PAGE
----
Yes, it’s been hard to handle the long pause between the second and third seasons of “Lost in Space.” It’s been almost 2 years! (Yes, there were Covid-19 production delays.) But the producers have committed to get the fans to the finish line. (I can’t yet speak to the characters’ success on that important question.)

Danger
You’d think that properly ending any story is an essential technique. But of course, viewership numbers can sometimes kill off a series prematurely and leave the cliffhanger… hanging.

It’s not bad storytelling. Its economics. But ultimately, it actually is bad storytelling.

For a time, I wondered if the new “Dune” would fall into this category.

Why do Movies have Cliffhangers to Sequels that aren’t Greenlit?
The writers and producers of “Dune” wisely chose to tackle just the first half of the book (unlike the 1984 flick, which tried to cram it all in).

The start of “Dune” even includes a title graphic that say “Part One.” And yes, the movie ends on a cliffhanger, although it plays more like a chapter ending. It’s arguably the film’s weakest element. But you accept it, because there’s going to be a part two… right?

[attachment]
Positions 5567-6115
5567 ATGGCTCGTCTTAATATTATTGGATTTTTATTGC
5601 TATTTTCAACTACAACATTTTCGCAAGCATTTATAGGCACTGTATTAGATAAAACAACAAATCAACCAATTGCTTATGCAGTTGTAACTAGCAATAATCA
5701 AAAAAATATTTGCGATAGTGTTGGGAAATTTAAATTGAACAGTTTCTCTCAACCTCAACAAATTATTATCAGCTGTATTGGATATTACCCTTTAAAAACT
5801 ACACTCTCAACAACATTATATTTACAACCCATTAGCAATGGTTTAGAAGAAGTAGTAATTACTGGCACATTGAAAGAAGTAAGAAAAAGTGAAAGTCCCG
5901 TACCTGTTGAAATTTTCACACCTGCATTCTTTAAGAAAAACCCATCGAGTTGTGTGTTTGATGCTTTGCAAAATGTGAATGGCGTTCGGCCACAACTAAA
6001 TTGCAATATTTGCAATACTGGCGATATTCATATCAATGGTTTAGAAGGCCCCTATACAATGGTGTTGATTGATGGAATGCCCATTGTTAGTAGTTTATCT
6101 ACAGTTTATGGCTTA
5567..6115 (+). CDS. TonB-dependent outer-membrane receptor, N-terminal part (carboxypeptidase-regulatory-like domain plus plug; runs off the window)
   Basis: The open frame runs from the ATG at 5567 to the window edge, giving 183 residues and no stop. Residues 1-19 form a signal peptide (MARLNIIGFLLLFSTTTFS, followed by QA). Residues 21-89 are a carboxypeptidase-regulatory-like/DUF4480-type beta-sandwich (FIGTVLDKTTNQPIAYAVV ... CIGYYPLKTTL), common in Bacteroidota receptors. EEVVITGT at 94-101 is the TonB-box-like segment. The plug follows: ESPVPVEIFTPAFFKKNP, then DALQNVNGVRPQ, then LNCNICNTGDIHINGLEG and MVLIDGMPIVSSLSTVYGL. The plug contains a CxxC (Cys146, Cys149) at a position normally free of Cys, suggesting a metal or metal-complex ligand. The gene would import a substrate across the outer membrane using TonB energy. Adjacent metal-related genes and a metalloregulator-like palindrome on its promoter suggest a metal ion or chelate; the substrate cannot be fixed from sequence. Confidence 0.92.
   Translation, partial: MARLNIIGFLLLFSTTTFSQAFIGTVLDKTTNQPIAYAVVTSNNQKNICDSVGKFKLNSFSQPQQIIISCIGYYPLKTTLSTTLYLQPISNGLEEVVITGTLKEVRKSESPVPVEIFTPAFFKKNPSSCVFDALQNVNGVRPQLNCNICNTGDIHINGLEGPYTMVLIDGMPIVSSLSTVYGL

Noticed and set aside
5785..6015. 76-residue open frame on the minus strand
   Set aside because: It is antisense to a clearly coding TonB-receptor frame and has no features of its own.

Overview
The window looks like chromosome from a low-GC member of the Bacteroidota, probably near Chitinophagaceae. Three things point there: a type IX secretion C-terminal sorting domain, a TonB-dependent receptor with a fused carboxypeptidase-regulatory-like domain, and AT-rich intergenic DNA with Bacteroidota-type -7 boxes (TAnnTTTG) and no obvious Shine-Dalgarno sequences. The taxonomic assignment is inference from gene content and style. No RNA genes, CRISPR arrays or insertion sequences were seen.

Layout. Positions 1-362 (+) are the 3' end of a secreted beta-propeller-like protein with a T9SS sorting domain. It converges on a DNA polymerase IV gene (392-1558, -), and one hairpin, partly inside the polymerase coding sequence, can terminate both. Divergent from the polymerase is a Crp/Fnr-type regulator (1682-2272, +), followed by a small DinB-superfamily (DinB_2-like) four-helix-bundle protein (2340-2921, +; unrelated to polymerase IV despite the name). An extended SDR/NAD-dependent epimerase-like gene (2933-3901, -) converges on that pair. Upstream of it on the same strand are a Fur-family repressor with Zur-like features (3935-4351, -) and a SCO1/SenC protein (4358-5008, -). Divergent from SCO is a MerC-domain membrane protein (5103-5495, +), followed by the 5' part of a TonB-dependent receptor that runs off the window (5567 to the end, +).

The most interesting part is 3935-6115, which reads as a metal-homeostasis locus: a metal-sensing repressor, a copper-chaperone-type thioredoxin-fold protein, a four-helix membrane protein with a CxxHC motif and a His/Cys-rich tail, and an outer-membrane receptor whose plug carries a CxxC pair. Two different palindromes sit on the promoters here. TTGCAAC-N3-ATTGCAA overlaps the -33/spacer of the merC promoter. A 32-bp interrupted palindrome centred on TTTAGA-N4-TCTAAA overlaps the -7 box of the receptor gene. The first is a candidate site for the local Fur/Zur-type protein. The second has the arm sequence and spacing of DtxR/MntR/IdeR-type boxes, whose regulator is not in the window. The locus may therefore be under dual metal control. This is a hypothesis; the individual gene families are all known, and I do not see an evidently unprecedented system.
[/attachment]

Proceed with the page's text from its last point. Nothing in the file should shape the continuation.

Well, after I watched it with my son on the day of its premiere in October, I immediately did some Googling to see when the sequel was coming out, and I was shocked with what I found.

It’s not that they hadn’t shot the sequel yet. It’s that the sequel hadn’t even been greenlit! They were waiting to see how successful the first film is.

I get the economics, but come on!

How Good is Half of “Dune?”
Okay, so they did green-light the sequel a few days later. (The sequel will be released in October 2023.)